What i Means
Not only did sobriety save my life, it gave me a life worth saving.
Alcoholism defined me for the longest time. i joked about it (“I don’t have a drinking problem, ‘cept when I can’ find a drink” [Tom Waits], “i’m a writer; drinking is a job requirement”, “i was an alcoholic but the my tolerance went up”…), i wrote about it, planned my day around it, denied it, survived it, and tried to hide it.
Right after i stopped drinking, i was afraid drinking defined me and didn’t know what ‘I’ meant anymore. i tried referring to myself as “alcoholic in recovery” for a while, then went back to “writer”. i also had “Coffee Addict”.
In the last couple of months, i’ve found my coffee is backing up because i no longer finish my morning travel mug during my commute so now i have that to polish off along with my “arrive at work” double instant espresso but i can’t finish all of that before 11 when i go the coffee shop for my morning espresso and then i have to gulp all the leftover dregs cold before lunch and my dessert coffee.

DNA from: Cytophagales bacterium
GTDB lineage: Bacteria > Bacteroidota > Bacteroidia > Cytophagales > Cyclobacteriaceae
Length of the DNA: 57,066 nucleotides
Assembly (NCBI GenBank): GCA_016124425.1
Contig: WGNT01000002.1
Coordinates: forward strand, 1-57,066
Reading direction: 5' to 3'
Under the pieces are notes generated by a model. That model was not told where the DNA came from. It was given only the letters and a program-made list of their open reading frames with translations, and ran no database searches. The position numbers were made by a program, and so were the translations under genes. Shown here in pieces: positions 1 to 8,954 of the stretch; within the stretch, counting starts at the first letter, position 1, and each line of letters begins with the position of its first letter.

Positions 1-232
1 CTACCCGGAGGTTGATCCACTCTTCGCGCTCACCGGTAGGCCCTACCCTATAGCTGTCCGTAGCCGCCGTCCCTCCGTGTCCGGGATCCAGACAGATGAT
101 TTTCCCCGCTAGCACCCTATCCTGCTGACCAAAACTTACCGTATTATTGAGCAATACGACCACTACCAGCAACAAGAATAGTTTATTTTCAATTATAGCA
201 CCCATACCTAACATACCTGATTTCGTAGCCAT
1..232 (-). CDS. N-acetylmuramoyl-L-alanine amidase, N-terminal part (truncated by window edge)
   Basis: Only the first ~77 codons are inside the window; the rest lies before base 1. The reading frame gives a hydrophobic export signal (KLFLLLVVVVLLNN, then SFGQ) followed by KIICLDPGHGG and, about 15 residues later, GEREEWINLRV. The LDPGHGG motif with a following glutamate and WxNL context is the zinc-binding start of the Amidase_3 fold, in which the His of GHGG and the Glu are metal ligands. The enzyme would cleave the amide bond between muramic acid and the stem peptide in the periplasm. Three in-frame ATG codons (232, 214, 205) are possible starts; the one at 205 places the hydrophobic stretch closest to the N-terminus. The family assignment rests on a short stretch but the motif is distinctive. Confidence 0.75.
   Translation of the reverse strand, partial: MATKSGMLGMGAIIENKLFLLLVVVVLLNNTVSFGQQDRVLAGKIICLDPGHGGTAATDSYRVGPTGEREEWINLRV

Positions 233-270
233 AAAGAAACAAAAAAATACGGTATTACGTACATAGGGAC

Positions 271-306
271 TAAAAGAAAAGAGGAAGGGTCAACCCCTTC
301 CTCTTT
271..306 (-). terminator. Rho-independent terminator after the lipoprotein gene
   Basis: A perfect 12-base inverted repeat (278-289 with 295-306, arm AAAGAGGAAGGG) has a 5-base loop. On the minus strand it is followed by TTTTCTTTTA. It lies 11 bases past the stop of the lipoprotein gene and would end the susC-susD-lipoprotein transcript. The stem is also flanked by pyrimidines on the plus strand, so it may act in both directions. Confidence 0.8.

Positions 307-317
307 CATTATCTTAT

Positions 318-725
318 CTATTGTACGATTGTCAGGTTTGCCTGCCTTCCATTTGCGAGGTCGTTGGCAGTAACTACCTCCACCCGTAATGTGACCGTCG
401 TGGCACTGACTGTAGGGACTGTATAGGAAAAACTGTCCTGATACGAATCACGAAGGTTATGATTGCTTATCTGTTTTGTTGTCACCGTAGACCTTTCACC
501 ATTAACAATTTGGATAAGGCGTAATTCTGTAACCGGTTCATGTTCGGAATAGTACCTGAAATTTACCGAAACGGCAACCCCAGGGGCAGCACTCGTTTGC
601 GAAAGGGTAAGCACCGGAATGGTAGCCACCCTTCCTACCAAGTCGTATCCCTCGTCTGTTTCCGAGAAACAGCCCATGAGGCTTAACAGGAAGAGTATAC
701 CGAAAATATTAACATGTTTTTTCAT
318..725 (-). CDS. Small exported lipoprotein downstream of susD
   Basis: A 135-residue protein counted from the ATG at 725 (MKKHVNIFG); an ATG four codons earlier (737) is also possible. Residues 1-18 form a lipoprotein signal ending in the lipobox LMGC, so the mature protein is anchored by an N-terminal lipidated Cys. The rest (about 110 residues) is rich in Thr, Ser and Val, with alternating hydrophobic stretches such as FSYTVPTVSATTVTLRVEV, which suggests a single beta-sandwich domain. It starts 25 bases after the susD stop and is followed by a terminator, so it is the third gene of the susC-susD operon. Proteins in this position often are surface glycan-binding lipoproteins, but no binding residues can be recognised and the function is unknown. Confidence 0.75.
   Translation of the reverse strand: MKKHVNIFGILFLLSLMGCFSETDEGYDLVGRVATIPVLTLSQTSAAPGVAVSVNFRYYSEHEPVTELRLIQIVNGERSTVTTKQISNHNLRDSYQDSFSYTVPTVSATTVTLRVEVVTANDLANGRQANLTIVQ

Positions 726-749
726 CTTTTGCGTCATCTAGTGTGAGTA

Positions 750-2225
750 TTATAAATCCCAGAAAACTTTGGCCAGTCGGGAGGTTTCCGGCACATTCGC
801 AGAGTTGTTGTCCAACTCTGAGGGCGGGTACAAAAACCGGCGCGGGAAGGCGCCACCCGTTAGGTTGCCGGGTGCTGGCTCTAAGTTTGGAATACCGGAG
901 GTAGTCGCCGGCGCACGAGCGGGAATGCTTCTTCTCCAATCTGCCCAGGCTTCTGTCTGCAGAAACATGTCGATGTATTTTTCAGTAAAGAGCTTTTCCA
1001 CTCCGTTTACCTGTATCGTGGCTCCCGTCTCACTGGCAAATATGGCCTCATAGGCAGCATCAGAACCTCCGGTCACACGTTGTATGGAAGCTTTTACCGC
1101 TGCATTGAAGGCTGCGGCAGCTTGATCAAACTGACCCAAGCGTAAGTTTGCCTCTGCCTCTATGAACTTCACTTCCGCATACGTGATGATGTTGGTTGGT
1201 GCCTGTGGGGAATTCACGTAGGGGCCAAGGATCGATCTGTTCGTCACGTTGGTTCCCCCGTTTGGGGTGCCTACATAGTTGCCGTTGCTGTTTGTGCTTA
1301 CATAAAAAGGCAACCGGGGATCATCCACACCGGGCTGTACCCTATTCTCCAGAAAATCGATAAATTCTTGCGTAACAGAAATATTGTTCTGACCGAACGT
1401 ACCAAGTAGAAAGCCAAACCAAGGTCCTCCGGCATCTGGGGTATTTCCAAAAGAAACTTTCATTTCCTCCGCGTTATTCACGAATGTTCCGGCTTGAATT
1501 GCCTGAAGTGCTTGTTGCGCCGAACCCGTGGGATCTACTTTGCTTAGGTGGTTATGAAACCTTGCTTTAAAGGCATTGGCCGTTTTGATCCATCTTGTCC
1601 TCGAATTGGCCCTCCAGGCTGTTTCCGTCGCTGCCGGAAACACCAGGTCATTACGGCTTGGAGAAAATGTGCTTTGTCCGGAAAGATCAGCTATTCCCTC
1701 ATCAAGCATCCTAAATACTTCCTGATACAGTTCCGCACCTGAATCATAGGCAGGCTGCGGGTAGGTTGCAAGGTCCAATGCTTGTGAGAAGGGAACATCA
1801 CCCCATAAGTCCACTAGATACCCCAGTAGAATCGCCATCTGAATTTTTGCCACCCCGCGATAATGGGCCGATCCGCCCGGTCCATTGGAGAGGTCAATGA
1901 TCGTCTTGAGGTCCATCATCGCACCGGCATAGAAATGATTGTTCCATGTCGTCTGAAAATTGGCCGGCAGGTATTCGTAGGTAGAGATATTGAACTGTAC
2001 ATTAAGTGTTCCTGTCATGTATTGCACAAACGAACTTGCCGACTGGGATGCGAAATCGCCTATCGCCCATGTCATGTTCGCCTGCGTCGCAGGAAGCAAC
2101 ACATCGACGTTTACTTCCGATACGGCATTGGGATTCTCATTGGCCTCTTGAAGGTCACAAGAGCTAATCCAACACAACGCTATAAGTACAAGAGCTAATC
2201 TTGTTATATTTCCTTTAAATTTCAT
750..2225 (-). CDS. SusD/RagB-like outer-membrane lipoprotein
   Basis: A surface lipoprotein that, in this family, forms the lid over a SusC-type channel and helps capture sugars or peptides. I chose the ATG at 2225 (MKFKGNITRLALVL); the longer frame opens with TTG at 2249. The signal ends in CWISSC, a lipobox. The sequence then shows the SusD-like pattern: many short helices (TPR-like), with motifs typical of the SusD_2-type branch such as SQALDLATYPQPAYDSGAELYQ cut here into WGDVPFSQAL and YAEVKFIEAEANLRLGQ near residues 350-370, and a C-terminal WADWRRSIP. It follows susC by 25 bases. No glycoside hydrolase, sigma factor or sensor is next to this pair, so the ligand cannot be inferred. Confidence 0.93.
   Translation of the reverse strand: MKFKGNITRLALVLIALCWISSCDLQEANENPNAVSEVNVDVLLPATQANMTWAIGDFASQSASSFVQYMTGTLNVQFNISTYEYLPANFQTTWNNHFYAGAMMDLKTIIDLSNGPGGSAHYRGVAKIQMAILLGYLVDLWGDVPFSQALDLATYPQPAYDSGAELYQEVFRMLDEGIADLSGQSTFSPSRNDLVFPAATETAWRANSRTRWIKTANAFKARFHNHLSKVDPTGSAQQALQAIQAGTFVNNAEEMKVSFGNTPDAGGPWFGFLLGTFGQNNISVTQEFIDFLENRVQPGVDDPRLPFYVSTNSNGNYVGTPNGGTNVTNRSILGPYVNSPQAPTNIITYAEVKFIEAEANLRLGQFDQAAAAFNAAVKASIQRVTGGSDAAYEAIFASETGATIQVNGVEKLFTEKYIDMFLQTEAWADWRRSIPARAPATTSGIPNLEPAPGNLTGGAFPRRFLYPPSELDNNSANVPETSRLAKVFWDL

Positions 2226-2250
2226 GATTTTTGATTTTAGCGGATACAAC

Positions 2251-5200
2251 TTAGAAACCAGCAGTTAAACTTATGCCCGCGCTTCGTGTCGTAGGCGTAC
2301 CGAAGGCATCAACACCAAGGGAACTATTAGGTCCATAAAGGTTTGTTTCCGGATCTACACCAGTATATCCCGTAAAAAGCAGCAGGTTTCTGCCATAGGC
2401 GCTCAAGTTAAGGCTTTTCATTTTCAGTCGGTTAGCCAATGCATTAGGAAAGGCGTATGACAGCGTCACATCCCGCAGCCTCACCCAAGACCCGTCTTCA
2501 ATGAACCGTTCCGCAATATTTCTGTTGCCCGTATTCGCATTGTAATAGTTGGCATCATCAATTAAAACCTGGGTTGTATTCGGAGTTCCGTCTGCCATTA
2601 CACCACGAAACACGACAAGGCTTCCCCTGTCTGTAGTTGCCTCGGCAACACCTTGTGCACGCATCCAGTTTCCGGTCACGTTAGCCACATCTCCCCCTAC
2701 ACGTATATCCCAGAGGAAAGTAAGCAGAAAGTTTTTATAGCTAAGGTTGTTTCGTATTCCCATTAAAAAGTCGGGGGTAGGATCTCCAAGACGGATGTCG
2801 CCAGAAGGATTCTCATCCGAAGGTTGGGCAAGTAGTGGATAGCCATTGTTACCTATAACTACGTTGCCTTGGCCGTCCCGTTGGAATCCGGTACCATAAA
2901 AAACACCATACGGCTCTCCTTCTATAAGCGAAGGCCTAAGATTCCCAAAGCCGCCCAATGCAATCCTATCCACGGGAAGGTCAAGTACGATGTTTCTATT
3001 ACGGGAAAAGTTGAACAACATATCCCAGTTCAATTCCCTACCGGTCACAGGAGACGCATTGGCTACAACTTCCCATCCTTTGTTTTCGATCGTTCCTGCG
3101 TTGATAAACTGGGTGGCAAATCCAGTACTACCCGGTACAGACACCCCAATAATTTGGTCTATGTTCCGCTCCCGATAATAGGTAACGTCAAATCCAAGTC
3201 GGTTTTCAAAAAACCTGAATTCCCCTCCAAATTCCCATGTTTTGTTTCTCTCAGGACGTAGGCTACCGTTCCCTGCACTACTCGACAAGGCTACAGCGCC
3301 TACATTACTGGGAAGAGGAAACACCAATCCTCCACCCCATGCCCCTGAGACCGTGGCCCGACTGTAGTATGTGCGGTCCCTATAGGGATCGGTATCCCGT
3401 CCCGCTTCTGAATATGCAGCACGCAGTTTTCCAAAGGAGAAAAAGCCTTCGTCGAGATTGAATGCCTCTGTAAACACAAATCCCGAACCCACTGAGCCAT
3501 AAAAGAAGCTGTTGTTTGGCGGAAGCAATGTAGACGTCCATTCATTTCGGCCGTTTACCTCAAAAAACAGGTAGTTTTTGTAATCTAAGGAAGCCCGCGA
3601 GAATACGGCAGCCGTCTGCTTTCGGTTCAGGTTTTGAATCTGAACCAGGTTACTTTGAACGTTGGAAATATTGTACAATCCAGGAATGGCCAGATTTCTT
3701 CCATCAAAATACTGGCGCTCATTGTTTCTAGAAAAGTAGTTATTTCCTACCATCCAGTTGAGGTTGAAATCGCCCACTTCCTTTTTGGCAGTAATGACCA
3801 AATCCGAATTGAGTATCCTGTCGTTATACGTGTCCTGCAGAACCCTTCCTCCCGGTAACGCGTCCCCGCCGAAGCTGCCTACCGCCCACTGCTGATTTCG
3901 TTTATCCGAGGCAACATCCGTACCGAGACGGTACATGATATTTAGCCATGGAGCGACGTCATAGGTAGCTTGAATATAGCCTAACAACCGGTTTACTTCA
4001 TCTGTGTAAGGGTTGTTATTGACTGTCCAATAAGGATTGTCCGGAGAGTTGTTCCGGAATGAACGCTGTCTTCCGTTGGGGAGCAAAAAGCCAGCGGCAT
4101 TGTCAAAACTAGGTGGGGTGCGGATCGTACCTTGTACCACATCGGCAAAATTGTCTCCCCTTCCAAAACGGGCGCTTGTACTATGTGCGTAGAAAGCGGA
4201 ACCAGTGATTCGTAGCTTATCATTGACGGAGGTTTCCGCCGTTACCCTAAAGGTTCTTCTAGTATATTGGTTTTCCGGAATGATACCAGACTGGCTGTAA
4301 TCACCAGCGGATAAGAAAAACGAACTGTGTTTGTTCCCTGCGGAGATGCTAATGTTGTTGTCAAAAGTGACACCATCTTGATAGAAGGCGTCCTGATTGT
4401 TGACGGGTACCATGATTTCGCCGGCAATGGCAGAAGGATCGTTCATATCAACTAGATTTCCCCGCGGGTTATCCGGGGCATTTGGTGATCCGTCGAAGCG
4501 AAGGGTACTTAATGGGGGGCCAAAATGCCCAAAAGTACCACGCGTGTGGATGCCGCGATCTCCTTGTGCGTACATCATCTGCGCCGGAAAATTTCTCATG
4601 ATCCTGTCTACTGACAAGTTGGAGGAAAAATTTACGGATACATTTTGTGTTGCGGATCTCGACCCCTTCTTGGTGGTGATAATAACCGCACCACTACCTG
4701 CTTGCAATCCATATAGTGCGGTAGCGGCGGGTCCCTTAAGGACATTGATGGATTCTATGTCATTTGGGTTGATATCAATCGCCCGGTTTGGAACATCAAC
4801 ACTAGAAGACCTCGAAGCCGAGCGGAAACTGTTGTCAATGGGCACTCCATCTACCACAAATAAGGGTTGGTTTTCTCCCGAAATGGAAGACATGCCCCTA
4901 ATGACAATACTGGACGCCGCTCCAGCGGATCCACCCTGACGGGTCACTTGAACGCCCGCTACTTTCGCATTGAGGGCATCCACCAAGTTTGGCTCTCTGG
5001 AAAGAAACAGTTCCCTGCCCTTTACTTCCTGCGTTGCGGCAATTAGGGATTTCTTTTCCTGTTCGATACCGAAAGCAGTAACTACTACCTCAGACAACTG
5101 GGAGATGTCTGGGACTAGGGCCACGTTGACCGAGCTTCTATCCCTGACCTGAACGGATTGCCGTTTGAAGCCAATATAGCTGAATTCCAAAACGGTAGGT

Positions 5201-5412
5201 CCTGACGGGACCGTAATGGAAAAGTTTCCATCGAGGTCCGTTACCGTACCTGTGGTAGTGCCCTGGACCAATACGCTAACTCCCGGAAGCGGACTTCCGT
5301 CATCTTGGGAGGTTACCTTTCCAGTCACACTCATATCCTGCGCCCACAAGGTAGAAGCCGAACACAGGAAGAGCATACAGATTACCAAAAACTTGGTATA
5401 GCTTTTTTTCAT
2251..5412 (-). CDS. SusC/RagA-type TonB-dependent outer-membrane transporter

i’ve decided to drink less coffee. Logical, right? Not for me. It took me weeks to come to this obvious conclusion–that i no longer need to force myself to maintain my coffee intake and that i should just scale it back instead. i’m grateful now that i can recognize it and, more importantly, i can make necessary changes without threatening who i am.
i no longer define myself because i will no longer limit myself.
“Drinker” is a word. i’m neither.
Posted on November 18, 2012, in Alcoholics Anonymous, Alcoholism, Lessons in Recovery, Recovery and tagged AA, alcohol, Alcohol Recovery, alcoholic, Alcoholics Anonymous, alcoholism, Coffee, drinker indentity, health, Recovery, self identity, sobriety, sobriety and coffee, What i learned in AA. Bookmark the permalink. 19 Comments.